Was there any common footage, or did you start anew?

We started anew. In fact, I threw out the whole idea of the short as not a part of the writing process. I knew that basically what happened in the short happens in the feature, but if it happened in a different way, that was OK. I didn’t try to stay particularly true to the short. I just said, “Well, that was the short. Now, we’re gonna write a new story.”

Are there overlapping characters?

Yeah, the same two characters are in the short and the same two actors play those characters in the short and the feature. So the relationship between Ray and Lila was established in the short, in this one little scene, but it was then rebuilt for the feature. But the odd couple nature of it just got more specific in the feature. They were generally shown in a much more impressionistic way in the short.

Could you have conceived doing a feature without Melissa Leo and Misty Upham?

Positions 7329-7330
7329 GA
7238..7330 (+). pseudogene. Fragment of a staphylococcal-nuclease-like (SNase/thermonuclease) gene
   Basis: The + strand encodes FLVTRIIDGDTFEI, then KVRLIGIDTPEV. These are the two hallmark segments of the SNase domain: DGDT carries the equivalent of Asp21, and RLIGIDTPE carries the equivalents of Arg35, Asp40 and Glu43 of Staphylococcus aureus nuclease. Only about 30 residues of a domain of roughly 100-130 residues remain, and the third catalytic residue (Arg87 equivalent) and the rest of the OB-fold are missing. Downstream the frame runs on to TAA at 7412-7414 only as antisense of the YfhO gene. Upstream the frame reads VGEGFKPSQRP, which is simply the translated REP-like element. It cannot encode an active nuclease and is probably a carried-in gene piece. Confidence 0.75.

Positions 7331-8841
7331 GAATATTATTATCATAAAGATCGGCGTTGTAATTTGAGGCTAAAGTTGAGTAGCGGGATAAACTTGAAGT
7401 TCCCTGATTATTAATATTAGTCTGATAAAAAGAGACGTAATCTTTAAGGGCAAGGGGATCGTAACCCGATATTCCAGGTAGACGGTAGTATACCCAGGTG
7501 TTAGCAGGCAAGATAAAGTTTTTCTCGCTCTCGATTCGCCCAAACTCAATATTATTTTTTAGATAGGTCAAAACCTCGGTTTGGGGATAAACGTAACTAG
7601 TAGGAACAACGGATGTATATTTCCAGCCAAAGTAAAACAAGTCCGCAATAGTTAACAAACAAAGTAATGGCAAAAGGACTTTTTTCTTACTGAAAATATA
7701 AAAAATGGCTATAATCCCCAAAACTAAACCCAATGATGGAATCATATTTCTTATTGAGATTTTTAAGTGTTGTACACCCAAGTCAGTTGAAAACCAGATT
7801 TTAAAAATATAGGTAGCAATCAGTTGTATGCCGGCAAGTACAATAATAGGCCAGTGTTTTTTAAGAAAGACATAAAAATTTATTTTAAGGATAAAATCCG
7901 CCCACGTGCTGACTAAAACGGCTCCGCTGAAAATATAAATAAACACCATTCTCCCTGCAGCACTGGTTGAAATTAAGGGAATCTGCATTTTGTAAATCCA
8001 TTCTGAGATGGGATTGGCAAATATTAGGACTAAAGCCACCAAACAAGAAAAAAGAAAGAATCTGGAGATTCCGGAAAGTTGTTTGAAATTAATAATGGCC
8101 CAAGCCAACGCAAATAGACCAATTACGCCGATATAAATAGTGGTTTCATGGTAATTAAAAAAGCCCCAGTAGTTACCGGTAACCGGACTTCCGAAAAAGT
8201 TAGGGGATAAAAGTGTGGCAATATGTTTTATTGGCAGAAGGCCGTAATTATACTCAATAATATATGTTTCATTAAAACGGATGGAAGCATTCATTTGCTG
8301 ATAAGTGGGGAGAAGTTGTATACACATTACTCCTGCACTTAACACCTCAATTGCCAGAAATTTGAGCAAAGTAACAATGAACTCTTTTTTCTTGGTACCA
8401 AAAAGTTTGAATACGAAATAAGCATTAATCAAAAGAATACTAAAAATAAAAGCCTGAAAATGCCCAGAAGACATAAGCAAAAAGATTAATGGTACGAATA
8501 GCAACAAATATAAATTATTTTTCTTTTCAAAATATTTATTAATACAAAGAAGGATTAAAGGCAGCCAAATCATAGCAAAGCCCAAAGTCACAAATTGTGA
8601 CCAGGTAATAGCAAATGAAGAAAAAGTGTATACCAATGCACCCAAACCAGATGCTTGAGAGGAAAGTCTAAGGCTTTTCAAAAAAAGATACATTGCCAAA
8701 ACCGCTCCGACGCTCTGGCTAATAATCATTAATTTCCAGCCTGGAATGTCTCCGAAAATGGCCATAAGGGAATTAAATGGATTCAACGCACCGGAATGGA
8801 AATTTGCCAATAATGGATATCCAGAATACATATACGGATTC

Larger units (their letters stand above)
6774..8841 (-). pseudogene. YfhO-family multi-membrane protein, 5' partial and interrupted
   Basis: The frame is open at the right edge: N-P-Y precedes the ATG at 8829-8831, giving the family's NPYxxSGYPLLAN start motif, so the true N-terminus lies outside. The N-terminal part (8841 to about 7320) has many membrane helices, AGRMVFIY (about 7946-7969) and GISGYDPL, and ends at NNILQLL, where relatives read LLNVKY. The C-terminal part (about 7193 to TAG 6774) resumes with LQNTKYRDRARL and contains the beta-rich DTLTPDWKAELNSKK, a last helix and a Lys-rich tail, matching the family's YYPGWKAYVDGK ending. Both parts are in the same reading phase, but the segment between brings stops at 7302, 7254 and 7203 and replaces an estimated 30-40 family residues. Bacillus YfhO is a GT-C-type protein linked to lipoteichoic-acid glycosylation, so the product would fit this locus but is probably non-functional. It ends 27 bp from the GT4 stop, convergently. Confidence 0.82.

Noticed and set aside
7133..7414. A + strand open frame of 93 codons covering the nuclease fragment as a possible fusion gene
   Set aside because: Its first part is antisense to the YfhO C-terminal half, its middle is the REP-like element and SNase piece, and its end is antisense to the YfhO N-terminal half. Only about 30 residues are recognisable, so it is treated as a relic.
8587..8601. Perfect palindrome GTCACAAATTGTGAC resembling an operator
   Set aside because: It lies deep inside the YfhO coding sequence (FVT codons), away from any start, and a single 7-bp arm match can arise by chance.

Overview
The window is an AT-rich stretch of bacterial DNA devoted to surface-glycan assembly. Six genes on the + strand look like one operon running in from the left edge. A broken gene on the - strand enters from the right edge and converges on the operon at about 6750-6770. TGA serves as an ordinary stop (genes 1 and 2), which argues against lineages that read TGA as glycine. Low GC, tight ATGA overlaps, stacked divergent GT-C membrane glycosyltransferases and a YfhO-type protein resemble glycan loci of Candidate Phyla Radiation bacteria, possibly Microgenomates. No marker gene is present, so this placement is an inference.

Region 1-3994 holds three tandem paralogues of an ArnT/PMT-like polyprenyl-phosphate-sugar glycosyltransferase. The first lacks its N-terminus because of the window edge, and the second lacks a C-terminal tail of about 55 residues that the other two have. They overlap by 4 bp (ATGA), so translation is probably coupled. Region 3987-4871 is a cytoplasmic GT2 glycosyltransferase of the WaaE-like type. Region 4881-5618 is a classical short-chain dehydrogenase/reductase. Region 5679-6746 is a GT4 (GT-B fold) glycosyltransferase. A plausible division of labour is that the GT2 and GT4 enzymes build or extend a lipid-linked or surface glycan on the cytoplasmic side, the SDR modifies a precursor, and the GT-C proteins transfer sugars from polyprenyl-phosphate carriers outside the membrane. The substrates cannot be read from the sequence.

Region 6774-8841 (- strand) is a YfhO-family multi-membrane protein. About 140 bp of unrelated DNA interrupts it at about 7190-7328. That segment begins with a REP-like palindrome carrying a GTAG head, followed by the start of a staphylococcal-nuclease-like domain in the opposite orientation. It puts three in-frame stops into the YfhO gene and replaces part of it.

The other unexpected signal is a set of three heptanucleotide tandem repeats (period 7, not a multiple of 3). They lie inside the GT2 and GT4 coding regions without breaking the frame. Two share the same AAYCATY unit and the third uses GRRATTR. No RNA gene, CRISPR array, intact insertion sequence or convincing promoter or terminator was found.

Not really. No, I don’t think so.

What happens when a script like Frozen River is selected by the Los Angeles Film Festival’s Fast Track?

They arrange a meeting for you to talk to industry and see if anybody’s interested in reading it. And a lot of people were interested in reading it, and they did.

How did you arrive at the name Ray Eddie for a mom?

You know, I don’t know how that came about. I mean, I had it in my head for a good amount of time. It wasn’t in the short; that wasn’t her name. I don’t know, it just came up. Sorry, that’s a really lame answer, but that’s the truth. I like the name Ray. It came out of who she is. She’s sort of gritty and brave, and her temper’s a little out of control, and there’s a certain danger to her, and that name seemed to imply some sort of reckless feeling to me.

Did you actually film at the Saint Lawrence?

The short was filmed on the Saint Lawrence. The feature was filmed on Lake Champlain, which is very nearby.

And did you actually put cars on frozen ice during the shoot?
Yes, we did.

Were there regulations you had to meet?

We were very careful. We brought in an ice expert. He tested the ice. He measures the depth of the ice, and he made a determination whenever we were out there whether or not it was safe to be there, and we relied on his judgment. He’s an ice expert from Clarkson University, and he was great.

Did the conditions ever cause changes to the shooting script?